Northwestern University’s hazing scandal continues as new allegations have come to light. This time, two of the school’s former football players have alleged that Black athletes were forced to compete in watermelon-eating contests as part of a sadistic hazing culture.
“This is a clear promotion of the indisputably racist watermelon stereotype and anti-black racist trope,” both lawsuits state. “This behavior is especially despicable coming from a coach who recruited kids and teenagers out of their homes and living rooms, promising parents that their children, many of whom would be leaving home for the first time, were going to be taken care of while at Northwestern.”
The anonymous players who filed the suit were on Northwestern’s football team during the 2004/2005 seasons and also claim that former head coach Pat Fitzgerald—who was fired from his position last month—“knew and encouraged this behavior to happen to these very young and impressionable men.”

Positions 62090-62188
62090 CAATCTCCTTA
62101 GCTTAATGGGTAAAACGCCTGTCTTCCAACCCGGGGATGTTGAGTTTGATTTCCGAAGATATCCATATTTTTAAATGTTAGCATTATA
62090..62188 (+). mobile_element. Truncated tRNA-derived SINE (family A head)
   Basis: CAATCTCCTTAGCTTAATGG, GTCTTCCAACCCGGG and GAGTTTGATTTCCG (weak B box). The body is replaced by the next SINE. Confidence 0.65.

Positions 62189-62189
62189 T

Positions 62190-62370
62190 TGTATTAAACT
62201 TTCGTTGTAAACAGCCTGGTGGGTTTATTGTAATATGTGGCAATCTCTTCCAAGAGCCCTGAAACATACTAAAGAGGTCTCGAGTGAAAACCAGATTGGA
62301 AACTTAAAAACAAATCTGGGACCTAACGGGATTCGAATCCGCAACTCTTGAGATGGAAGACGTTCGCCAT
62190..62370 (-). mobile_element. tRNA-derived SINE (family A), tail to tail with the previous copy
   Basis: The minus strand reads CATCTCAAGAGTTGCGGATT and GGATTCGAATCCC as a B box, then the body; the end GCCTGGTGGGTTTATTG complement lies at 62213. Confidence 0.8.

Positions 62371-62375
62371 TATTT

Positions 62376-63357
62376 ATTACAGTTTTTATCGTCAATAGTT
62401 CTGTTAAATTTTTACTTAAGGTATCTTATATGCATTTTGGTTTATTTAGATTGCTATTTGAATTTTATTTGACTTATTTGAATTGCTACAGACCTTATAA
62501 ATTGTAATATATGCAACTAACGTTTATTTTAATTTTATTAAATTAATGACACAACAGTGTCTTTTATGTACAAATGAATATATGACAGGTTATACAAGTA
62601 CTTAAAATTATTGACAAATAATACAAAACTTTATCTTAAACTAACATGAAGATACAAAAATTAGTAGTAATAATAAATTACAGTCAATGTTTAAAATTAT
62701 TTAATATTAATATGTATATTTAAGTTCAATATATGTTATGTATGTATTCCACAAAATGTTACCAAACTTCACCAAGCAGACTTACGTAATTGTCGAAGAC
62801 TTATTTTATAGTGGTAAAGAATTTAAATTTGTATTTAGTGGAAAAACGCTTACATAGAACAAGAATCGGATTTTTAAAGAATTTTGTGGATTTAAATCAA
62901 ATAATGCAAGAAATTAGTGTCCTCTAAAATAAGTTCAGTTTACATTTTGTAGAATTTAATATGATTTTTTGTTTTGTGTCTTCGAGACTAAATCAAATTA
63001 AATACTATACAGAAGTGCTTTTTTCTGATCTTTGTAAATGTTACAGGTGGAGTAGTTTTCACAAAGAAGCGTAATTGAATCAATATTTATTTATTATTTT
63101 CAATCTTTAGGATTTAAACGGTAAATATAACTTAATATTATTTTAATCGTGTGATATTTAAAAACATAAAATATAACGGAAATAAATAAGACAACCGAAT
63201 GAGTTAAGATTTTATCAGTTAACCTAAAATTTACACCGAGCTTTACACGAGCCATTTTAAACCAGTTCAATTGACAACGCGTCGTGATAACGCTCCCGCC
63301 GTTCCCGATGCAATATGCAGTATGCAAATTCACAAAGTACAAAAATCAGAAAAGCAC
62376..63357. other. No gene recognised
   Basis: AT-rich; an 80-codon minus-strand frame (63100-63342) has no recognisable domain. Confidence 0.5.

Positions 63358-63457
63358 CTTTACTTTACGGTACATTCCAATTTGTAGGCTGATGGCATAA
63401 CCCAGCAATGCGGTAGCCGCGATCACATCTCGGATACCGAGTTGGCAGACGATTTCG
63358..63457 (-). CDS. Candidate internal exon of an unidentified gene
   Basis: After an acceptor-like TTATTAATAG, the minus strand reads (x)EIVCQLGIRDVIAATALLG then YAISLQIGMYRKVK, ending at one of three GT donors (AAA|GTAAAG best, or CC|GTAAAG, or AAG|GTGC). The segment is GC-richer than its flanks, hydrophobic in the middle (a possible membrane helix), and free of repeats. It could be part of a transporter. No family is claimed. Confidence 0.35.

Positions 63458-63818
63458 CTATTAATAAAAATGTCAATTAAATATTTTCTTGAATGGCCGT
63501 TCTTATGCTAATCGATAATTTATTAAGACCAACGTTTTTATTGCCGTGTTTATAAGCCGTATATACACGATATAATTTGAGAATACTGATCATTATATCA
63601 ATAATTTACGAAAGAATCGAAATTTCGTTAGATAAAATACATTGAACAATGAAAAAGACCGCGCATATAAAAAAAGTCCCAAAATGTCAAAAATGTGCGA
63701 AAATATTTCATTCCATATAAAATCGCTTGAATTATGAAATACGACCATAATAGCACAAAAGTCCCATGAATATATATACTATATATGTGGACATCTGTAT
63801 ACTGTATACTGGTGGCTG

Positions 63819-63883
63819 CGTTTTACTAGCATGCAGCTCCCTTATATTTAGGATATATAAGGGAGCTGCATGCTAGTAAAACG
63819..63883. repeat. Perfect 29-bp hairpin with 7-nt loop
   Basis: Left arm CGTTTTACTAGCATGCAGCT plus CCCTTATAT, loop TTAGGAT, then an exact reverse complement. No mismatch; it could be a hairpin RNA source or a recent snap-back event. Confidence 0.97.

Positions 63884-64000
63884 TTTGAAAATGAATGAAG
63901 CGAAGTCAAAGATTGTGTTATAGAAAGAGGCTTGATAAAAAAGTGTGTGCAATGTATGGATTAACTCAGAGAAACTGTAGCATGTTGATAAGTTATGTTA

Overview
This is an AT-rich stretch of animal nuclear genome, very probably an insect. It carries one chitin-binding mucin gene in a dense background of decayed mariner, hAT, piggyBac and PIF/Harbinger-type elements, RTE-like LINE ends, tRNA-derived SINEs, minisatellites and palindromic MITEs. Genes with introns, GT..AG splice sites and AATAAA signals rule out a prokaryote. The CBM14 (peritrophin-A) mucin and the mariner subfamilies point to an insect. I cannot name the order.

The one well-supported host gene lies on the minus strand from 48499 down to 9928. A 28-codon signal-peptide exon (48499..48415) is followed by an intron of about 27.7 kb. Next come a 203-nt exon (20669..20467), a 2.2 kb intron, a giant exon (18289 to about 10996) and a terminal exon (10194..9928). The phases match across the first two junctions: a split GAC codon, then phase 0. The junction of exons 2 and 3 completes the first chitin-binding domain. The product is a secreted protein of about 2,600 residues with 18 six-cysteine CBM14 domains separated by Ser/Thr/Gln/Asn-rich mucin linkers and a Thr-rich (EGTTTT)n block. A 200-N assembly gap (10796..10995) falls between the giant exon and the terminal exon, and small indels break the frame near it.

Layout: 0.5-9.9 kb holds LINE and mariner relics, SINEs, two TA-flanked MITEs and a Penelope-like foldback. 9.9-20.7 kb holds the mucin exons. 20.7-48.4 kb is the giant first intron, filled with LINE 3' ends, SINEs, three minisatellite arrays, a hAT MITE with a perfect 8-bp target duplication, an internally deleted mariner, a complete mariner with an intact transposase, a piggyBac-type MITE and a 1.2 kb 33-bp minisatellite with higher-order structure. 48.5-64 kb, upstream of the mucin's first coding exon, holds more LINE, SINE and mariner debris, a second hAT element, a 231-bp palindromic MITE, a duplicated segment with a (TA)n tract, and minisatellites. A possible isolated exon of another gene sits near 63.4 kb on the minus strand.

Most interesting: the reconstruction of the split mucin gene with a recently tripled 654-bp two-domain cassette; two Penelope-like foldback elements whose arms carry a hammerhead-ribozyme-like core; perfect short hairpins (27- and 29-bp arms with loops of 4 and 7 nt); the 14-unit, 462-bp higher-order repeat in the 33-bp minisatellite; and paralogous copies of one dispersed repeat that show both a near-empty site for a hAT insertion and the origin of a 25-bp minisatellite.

Though officials at the school have stated there is a clear anti-hazing policy, several of the lawsuits filed—which claim players were physically and sexually abused—say that coaches and trainers either saw acts of hazing or ignored the players when they brought the hazing incidents to their attention.
Several of the lawsuits claim athletes were forced to engage in acts called “running,” where upperclassmen would hold down freshmen players in the locker room and would “dry-hump” them. In addition, freshmen were allegedly forced to participate in a “car wash,” in which naked upperclassmen would force underclassmen to rub against them as they went to the showers.
“Underclassmen, specifically freshmen on the football team, were forced to engage in horrific, despicable, and sexually explicit forms of hazing,” the lawsuits explain. Both of these lawsuits are the first to name former Northwestern athletic director Mark Murphy as a defendant.
Murphy is being accused of negligence for failing to stop the hazing. Murphy currently works for the Green Bay Packers as president and CEO.